Repairing expansion joints can be a challenge during the winter months, which makes negative-side injection an optimal solution. We just completed one such project last week in a parking garage of a mid-rise residential building on Fairview Mall Dr. in North York.
It was a vertical expansion joint with some horizontal addition at the top which we were able to inject from inside (negative side). First, backer rods were placed, to ensure the injected material would remain in place. Next, holes were drilled in preparation for the injection, and a 45° angle was done at the top, along the ceiling. Cold-applied polyurea was injected next until it filled all the cavities.
When cold-applied polyurea fills all the gaps, it inevitably comes into contact with ice. As it starts curing, this material heats up, making the ice melt, and once in contact with this water, liquid polyurea turns into foam, creating pressure from inside (which fully seals the joint). Because polyurea is liquid, injecting it from inside the parking garage is possible - a great advantage during the winter season or in areas where the expansion joint cannot be accessed otherwise.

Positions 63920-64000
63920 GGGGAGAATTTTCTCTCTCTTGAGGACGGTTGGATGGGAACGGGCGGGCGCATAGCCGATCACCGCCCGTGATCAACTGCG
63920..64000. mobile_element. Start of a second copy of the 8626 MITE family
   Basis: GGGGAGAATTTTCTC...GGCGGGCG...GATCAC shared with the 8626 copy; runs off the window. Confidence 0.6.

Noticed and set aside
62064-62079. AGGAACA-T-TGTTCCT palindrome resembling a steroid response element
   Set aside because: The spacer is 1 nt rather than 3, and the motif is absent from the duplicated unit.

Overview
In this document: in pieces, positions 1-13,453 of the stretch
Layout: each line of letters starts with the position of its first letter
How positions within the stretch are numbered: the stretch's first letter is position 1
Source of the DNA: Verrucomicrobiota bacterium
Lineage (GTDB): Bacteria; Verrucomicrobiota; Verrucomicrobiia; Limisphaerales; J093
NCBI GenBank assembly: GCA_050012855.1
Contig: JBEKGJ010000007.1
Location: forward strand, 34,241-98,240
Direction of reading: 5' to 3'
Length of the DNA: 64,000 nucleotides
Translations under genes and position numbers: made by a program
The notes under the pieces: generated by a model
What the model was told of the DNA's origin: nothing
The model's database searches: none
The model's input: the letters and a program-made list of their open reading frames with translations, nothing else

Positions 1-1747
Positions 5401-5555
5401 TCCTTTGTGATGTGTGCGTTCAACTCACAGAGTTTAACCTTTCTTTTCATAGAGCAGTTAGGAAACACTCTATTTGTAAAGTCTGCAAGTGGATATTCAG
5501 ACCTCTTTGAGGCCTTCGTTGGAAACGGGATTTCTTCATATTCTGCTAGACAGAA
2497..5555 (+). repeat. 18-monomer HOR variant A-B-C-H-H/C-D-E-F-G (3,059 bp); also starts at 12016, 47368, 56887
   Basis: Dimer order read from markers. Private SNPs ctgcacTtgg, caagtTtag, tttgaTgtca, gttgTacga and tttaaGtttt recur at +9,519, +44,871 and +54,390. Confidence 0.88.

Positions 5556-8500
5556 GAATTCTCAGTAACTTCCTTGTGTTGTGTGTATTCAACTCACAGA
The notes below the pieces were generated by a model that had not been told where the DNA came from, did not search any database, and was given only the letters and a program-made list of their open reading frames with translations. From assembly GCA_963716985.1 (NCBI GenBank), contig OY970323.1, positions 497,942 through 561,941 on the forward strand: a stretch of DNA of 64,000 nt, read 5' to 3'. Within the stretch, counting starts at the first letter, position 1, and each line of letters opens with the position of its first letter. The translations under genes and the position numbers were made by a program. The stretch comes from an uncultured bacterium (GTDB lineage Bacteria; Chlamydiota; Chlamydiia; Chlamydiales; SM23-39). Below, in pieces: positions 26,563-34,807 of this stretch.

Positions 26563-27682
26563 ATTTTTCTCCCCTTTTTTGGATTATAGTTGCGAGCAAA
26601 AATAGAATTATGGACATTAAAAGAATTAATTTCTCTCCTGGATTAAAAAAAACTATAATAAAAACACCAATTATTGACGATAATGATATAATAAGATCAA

Other Types of Expansion Joints
Repairing an expansion joint located in the ceiling or floor requires a specific procedure as well, even though it is similar to injecting a vertical one in a wall. To learn more details, visit our page on expansion joint waterproofing: https://www.jointsealwaterproofing.com/expansion-joints